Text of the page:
But, someday I would welcome the opportunity to add a few items to the “what I’d like to be thankful for” list. Here are some considerations:

  • Peace in Ukraine. And, let me add the same request to the other needless, senseless wars that take place in many other parts of the world.  Ending war is perhaps a fallacy; yet we should never stop moving the bar toward peace. While I’m on the subject, let’s add swift justice for those monsters responsible for some of the reprehensible actions that lead to death and destruction.
  • A Halt to Vitriol. From statements delivered in the halls of the U.S. Congress to exchanges made on many social media platforms, people across all demographics continue to use language and demonstrate behavior that embodies hatred and promulgates bitterness and pain. Rational, respectful communications between parties would help build a much better world.
  • Automatic Weapons Ban. On the weekend before the Thanksgiving holiday, a deranged man used a weapon made for warfare to kill five people and wound many others. I won’t link to the story about the carnage; I trust you can ascertain the event I’m referring to. But I will link to this post from May of this year, where I argue for a nationwide ban on the kind of firearm legal and readily available in the United States, a weapon that continues to be used in horrific shootings across the nation.
  • Return to Common Courtesy. I’ll site a recent example. Last week, I visited Chicago’s Millennium Park on the Wednesday before Thanksgiving. It was a beautiful late fall day, and there were scores of people enjoying the park, views of Chicago’s magnificent skyline, Lake Michigan and the Park’s star attraction, the Cloud Gate sculpture.  (Don’t get me started on why so many refer to the sculpture by that silly nickname, “The Bean.”) But along Michigan Avenue, some morons in modern hot rods were revving their engines between stop lights. Why? Why sully the experience for people enjoying the afternoon by showing off?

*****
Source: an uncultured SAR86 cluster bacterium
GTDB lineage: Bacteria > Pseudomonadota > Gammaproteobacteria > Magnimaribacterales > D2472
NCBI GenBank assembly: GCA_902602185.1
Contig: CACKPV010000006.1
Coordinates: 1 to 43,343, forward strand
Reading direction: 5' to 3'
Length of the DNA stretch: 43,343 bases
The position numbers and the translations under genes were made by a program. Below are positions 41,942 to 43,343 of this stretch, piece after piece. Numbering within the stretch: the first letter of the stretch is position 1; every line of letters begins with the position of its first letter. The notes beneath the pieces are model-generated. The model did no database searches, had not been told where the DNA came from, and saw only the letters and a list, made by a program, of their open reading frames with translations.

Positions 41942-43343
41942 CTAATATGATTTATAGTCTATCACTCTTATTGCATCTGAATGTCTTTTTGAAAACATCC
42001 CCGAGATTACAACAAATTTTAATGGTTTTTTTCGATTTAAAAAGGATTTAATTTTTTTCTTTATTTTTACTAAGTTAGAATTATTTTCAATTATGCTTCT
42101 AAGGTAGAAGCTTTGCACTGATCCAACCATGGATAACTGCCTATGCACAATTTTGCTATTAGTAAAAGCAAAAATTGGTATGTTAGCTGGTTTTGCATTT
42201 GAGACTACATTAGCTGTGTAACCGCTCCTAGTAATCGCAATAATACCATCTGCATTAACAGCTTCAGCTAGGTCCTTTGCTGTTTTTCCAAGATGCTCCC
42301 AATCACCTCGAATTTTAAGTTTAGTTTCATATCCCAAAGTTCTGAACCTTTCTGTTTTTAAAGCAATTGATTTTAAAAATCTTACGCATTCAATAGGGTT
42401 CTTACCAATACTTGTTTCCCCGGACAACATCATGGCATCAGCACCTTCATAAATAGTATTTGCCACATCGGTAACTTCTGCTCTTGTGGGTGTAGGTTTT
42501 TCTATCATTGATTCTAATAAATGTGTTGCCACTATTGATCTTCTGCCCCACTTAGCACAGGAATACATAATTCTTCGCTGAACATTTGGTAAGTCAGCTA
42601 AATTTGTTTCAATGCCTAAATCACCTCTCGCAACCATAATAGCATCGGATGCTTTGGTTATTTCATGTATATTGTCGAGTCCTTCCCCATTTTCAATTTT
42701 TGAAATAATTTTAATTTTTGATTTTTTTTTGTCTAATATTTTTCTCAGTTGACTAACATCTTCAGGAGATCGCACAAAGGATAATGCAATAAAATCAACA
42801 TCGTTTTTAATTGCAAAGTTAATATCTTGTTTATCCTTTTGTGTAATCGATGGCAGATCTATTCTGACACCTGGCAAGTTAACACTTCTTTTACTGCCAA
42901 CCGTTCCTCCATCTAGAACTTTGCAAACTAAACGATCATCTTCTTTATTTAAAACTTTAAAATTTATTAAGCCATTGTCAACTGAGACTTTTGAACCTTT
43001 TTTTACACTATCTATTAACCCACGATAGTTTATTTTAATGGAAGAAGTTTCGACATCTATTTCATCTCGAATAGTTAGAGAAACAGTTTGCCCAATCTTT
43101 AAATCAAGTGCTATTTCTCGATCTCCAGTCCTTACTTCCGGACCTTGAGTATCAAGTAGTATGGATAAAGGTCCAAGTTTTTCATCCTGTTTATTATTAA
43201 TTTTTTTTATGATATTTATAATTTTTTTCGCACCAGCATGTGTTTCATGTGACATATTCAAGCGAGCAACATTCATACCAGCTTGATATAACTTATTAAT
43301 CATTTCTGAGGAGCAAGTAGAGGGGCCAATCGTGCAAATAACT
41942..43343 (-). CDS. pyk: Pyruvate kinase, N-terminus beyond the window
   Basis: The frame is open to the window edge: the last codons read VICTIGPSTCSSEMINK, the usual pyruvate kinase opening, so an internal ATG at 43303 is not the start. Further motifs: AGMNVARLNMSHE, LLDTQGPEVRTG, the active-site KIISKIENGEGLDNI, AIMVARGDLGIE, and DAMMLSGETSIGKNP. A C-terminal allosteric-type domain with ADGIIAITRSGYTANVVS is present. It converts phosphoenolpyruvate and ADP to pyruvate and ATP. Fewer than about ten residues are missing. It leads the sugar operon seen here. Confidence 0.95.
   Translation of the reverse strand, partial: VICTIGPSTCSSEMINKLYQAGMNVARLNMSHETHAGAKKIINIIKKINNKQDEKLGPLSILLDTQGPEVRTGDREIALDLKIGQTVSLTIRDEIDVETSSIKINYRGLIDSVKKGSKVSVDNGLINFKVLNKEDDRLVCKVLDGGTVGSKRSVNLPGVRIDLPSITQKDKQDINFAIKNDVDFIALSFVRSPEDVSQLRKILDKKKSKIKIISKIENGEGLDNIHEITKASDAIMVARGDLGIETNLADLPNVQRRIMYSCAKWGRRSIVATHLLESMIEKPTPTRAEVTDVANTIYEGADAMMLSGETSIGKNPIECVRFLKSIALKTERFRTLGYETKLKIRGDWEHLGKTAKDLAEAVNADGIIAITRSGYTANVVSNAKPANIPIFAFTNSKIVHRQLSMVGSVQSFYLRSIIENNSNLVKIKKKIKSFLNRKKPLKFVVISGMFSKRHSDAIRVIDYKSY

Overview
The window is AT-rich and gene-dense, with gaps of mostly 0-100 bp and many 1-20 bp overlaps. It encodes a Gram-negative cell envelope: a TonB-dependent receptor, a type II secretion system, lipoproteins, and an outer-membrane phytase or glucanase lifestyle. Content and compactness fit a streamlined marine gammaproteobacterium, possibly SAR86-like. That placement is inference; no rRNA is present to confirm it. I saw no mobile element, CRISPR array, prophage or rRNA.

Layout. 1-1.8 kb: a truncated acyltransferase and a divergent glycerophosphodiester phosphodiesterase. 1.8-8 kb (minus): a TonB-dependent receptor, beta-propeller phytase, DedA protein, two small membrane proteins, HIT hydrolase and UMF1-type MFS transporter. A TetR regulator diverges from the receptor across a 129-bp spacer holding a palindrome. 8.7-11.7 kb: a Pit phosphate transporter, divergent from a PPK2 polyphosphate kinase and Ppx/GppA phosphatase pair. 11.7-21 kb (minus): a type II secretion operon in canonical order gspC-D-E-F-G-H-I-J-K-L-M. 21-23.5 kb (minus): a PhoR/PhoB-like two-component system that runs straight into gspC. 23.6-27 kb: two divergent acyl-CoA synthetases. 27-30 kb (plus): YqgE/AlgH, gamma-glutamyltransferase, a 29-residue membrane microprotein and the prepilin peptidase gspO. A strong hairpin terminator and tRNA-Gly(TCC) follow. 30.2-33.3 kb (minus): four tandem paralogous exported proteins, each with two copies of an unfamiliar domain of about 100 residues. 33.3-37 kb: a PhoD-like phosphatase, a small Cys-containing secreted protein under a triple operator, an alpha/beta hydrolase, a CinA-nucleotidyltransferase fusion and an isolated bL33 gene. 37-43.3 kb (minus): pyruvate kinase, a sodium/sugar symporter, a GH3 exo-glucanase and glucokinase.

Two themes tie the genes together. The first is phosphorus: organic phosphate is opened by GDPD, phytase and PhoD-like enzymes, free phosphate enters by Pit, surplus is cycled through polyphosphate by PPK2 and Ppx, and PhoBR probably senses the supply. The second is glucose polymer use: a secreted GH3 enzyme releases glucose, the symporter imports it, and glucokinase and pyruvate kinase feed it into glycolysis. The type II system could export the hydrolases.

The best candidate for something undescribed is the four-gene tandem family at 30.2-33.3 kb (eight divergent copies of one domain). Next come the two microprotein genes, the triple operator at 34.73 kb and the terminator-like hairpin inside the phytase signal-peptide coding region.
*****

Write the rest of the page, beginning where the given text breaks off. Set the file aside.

• Accurate Representation of Public Relations. As I’ve proclaimed in this space before, the practice of public relations frequently is misstated, misrepresented and misinterpreted within the media, on digital platforms and in general conversation. Back in November of 2018, I sought an answer, but the question still remains.

By now you’re wondering about the image above. It was taken earlier this month during a short visit to Lake Como, Wisconsin. I was thankful for the opportunity to catch the sunset, and as depicted in the image here, the early morning grandeur of the lake, sky and clouds.  Yes, I was thankful for this simple pleasure.



    The Simple Way I Spent Election Day 2022

    By Edward M. Bury, APR, MA (aka The PRDude)

    First, full disclosure regarding this post on Election Day 2022, a day that assuredly will shape the future of both houses of Congress, result in changes in many gubernatorial mansions, and perhaps even alter democracy as we have known it for more than 200 years. With so much controversy leading up to today, I had intended to draft a fictional humorous “conversation” between myself and a character named Joe Magaman. 

    (Use your imagination to determine Mr. Magaman’s perspective on the state of the nation and which way he’s leaning politically.)

    But after pondering the scenario — meeting Mr. Magaman while at the newly-remodeled Logan Square Starbucks — I opted for another, less caustic and more optimistic focus for today. Besides, it’s pretty challenging to blend politics and humor, at least for me.

    The university where I work declared today a holiday, so my agenda was uncharted. Rising in the wee hours of the morning, I ventured to the rear porch and took in the stunning blood moon to the west, the last lunar eclipse until 2025. The sky across our part of Chicago was clear, providing a stunning lunar display and views of stars and planets rarely seen these days in the city.